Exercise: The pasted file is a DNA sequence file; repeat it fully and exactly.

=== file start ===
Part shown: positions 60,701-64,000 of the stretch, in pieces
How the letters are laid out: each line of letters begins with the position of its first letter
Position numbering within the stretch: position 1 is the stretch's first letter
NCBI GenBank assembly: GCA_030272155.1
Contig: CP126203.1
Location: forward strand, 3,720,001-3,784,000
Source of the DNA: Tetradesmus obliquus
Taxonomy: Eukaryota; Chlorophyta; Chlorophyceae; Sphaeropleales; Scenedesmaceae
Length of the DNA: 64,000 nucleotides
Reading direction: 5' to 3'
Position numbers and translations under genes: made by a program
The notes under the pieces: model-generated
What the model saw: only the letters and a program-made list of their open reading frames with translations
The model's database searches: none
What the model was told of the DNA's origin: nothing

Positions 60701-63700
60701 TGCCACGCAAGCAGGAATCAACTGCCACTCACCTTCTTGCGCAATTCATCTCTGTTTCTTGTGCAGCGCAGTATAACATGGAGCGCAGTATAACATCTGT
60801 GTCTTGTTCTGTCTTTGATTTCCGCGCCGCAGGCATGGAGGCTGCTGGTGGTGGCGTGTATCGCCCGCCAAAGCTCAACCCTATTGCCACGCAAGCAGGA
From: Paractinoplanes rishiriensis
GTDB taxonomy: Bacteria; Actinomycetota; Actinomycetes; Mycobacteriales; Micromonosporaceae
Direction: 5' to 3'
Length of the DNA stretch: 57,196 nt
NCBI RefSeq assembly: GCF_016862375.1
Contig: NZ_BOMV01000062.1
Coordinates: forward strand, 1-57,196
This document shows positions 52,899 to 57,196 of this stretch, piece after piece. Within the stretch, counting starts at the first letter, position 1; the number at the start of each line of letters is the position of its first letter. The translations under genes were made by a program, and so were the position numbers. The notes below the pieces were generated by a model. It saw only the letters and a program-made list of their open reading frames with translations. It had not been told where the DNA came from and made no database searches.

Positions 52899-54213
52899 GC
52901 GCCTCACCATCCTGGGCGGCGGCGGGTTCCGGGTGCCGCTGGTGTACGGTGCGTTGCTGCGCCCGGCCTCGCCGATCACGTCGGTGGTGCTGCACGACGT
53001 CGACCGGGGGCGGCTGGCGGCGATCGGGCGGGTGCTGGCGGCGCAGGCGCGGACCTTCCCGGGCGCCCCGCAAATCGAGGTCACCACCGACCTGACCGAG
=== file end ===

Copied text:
Part shown: positions 60,701-64,000 of the stretch, in pieces
How the letters are laid out: each line of letters begins with the position of its first letter
Position numbering within the stretch: position 1 is the stretch's first letter
NCBI GenBank assembly: GCA_030272155.1
Contig: CP126203.1
Location: forward strand, 3,720,001-3,784,000
Source of the DNA: Tetradesmus obliquus
Taxonomy: Eukaryota; Chlorophyta; Chlorophyceae; Sphaeropleales; Scenedesmaceae
Length of the DNA: 64,000 nucleotides
Reading direction: 5' to 3'
Position numbers and translations under genes: made by a program
The notes under the pieces: model-generated
What the model saw: only the letters and a program-made list of their open reading frames with translations
The model's database searches: none
What the model was told of the DNA's origin: nothing

Positions 60701-63700
60701 TGCCACGCAAGCAGGAATCAACTGCCACTCACCTTCTTGCGCAATTCATCTCTGTTTCTTGTGCAGCGCAGTATAACATGGAGCGCAGTATAACATCTGT
60801 GTCTTGTTCTGTCTTTGATTTCCGCGCCGCAGGCATGGAGGCTGCTGGTGGTGGCGTGTATCGCCCGCCAAAGCTCAACCCTATTGCCACGCAAGCAGGA
From: Paractinoplanes rishiriensis
GTDB taxonomy: Bacteria; Actinomycetota; Actinomycetes; Mycobacteriales; Micromonosporaceae
Direction: 5' to 3'
Length of the DNA stretch: 57,196 nt
NCBI RefSeq assembly: GCF_016862375.1
Contig: NZ_BOMV01000062.1
Coordinates: forward strand, 1-57,196
This document shows positions 52,899 to 57,196 of this stretch, piece after piece. Within the stretch, counting starts at the first letter, position 1; the number at the start of each line of letters is the position of its first letter. The translations under genes were made by a program, and so were the position numbers. The notes below the pieces were generated by a model. It saw only the letters and a program-made list of their open reading frames with translations. It had not been told where the DNA came from and made no database searches.

Positions 52899-54213
52899 GC
52901 GCCTCACCATCCTGGGCGGCGGCGGGTTCCGGGTGCCGCTGGTGTACGGTGCGTTGCTGCGCCCGGCCTCGCCGATCACGTCGGTGGTGCTGCACGACGT
53001 CGACCGGGGGCGGCTGGCGGCGATCGGGCGGGTGCTGGCGGCGCAGGCGCGGACCTTCCCGGGCGCCCCGCAAATCGAGGTCACCACCGACCTGACCGAG